Something’s fishy about these Bay Area fish tales

Photo of Something’s fishy about these Bay Area fish tales

Some of these fish tales sound like fish tales.

In the latest, East Bay Regional Park District police this week stopped a woman who was releasing live fish, in this case tilapia, into Lake Chabot. She said she’d been doing it for two weeks in the name of animal freedom, liberating the nine tilapia one by one at the lake’s marina. But she was guilty of a big no-no, my colleague George Kelly writes here, because tilapia “happen to be an invasive non-native species whose presence can damage other native fish and introduce parasites and diseases.”

And since the park district, along with the state Department of Fish and Wildlife, have rules that restrict the release of live fish into the district’s lakes, make it a misdemeanor to do so, the park ranger wrote up a report and will pass it on to the Alameda County District Attorney’s Office for possible charges.

Meanwhile, the nine tilapia are apparently enjoying their newfound freedom in the Oakland hills.

TilapiaGate, however, is not the first, nor will it be the last, strange fish story from Northern California’s waters. Here a few more:

That noise sounds awfully fishy

A 1985 article in the Christian Science Monitor featured the strange story of a strange humming noise emanating from the hulls of houseboats in Sausalito. Described as sounding like the drone of a giant electric shaver, residents were befuddled and complained about many sleepless nights. Some said it had been going on for years and that the hum was loudest down deep in the hulls. Finally, an expert stepped forward to explain his theory. “It’s not a military secret,” said John McCosker, director of the Steinhart Aquarium. “It’s not the sanitation district. It’s not the Army Corps of Engineers. It’s not an extraterrestrial, a nuclear device, or a Russian submarine.” Most likely, he said, it’s the singing toadfish, also known as the plainfin midshipman.

Ah, yes … the ol’ singing toadfish!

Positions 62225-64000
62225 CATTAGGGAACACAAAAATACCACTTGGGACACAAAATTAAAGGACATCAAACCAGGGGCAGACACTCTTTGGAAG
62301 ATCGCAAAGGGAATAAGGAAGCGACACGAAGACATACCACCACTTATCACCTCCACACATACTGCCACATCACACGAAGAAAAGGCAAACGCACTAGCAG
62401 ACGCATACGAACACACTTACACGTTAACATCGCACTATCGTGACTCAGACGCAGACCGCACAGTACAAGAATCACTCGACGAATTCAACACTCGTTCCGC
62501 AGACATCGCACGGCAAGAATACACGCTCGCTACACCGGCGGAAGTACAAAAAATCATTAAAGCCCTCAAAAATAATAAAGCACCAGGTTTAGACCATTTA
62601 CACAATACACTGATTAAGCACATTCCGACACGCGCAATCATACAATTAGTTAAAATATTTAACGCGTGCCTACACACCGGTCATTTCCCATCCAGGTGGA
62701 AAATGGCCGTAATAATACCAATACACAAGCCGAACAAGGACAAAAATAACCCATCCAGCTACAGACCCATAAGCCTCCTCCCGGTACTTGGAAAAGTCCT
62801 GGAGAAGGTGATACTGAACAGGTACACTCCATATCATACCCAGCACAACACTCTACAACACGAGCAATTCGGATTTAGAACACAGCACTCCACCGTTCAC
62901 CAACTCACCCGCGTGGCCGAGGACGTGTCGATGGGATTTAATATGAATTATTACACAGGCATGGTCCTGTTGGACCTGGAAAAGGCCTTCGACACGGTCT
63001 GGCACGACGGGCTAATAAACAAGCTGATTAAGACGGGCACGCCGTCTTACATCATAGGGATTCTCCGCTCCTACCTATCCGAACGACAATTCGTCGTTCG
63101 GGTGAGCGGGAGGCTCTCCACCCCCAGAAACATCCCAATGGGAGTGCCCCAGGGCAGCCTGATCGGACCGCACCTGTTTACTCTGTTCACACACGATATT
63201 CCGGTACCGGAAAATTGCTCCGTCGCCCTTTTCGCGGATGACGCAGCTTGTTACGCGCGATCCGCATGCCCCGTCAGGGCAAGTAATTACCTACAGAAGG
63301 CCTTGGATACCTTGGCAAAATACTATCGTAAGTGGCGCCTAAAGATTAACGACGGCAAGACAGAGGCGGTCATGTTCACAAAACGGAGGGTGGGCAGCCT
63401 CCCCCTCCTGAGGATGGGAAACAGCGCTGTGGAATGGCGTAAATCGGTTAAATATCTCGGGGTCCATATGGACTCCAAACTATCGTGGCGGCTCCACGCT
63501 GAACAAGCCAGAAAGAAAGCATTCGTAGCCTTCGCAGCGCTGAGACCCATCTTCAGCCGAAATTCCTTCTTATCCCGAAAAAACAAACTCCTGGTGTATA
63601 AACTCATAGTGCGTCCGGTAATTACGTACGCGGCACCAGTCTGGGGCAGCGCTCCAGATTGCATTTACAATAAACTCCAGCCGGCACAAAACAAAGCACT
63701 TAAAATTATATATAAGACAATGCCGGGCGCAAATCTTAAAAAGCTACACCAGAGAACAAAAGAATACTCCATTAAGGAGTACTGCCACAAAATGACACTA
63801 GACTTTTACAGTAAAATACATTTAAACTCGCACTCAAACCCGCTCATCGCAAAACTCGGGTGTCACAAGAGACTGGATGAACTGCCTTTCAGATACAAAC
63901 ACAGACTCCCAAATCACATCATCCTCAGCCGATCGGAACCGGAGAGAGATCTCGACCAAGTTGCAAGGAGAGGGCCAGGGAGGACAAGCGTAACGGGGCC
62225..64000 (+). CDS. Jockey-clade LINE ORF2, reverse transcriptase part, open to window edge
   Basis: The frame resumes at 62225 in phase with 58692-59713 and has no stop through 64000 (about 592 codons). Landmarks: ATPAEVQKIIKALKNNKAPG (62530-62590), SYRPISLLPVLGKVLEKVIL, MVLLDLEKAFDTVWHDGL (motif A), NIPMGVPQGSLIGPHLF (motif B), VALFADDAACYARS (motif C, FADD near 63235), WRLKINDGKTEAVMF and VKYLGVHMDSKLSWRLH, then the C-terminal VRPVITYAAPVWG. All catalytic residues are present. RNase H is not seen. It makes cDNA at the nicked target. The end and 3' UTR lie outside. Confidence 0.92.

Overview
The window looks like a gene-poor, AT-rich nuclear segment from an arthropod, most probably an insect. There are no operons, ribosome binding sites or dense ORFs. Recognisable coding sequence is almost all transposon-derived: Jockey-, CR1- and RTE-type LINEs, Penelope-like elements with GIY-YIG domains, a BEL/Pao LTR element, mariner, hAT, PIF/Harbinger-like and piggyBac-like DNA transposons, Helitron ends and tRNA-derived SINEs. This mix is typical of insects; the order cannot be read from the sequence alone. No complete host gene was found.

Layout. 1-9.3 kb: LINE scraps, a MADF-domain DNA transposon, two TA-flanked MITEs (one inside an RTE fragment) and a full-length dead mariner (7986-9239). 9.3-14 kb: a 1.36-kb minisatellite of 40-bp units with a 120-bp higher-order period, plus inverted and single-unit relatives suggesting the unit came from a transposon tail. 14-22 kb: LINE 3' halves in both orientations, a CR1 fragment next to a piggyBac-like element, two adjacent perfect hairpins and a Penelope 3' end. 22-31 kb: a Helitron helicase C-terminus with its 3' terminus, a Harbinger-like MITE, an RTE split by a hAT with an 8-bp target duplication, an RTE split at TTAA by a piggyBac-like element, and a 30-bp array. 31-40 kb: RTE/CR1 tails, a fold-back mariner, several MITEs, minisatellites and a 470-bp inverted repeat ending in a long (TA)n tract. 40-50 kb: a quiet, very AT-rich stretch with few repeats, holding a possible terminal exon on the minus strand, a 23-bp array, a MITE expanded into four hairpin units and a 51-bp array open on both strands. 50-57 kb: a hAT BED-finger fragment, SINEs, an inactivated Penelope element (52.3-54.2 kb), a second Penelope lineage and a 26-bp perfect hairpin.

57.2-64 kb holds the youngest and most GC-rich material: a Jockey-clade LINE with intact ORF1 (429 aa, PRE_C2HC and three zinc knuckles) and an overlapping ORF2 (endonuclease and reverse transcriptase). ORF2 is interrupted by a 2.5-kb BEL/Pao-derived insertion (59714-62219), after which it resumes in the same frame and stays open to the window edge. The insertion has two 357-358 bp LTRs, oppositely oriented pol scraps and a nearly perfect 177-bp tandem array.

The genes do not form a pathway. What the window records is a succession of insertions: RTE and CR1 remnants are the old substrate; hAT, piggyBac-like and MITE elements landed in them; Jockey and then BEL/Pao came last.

“During mating season in summer — which corresponds to the time houseboat dwellers usually complain — the male toadfish burrows into the mud of estuaries and bays, then starts droning out for female companionship,” said the Monitor. “The drone comes from muscle contractions around the swim bladder.”

Mystery solved. Hum, presumably, continued.

Too big to flail

The San Francisco Chronicle, back in 2013, featured an article by outdoors writer Tom Stienstra about “a poor soul out of San Francisco (who) won the salmon lottery, but lost his ticket: At mid-morning, a giant salmon estimated at 50 to 55 pounds was hooked on the Wacky Jacky. But the fish threw the hook and was gone forever.”

And, no, Wacky Jacky is NOT a typo. “It was like the 52-pounder we caught back in the day, the biggest fish ever on my boat, took us nearly an hour to land,” Capt. Jacqueline Douglas told the reporter. “It’s been a couple of hours since we lost it, came off the hook, and I’m not over it yet.” The near-catch came in the middle of the kind of summer that fisherman die for: a day didn’t go by without some lucky stiff landing a 25- to 35-pound salmon. All of which, of course, made the Wacky Jacky’s angler tale all the more woeful.

Public (fish) enemy No. 1

Northern pike are the persona non-grata of the California fish world. This aggressive and invasive species has driven state fishery folks crazy for years. They are so-called “ambush predators” who use their “coloration and surrounding aquatic vegetation to hide and swiftly snatch prey that passes by,” according to the California Department of Fish and Wildlife. These fishery folks don’t beat around the bush when it comes to how we should deal with the northern pike; it’s even encoded in California Code of Regulations (Title 14): “Any northern pike found in California shall be killed immediately by removing the head. CDFW shall be contacted as soon as possible and within 24 hours by calling (888) 334-2258.” Sort of a hotline for reporting extremely bad fish behavior.

The fish from hell

Back in the late 1990s, Lake Davis — up near the Sierra Nevada town of Portola — became ground zero for the Great Northern Pike Crackdown. After the species was illegally and intentionally introduced to the lake, possibly by fishermen attempting to establish a new sport fishery, authorities tried their darndest to kill every single last pike in Lake Davis lest the predators somehow work their way out of the lake and into the Delta.

The pike gained national attention in 1996-97 as authorities brainstormed to find ways to de-pike the whole lake before it was too late, even considering poisoning the thing. According to the New York Times, state fishery officials treated the water with rotenone, “a commonly used pesticide that is absorbed through the gills and blocks the ability to process oxygen.”

The pike came back.

Then in September 2007, the state again tried to eradicate the darn things by lowering the lake and again using rotenone, according to the Associated Press. The efforts were controversial because while pike are not popular with fishery managers, they are beloved by many fisherman who see them as a formidable foe in the world of sport fishing. Critics railed against the state for spending so much taxpayer money over the years trying, without success, to rid Lake Davis of pike using explosives, nets, shocking and repeated doses of poison.

But the pike came back. Late in 2009, the dreaded creatures began showing up again in the lake.

Today, though, the department says “northern pike are not currently found in California.”

Or maybe they’re just laying low.

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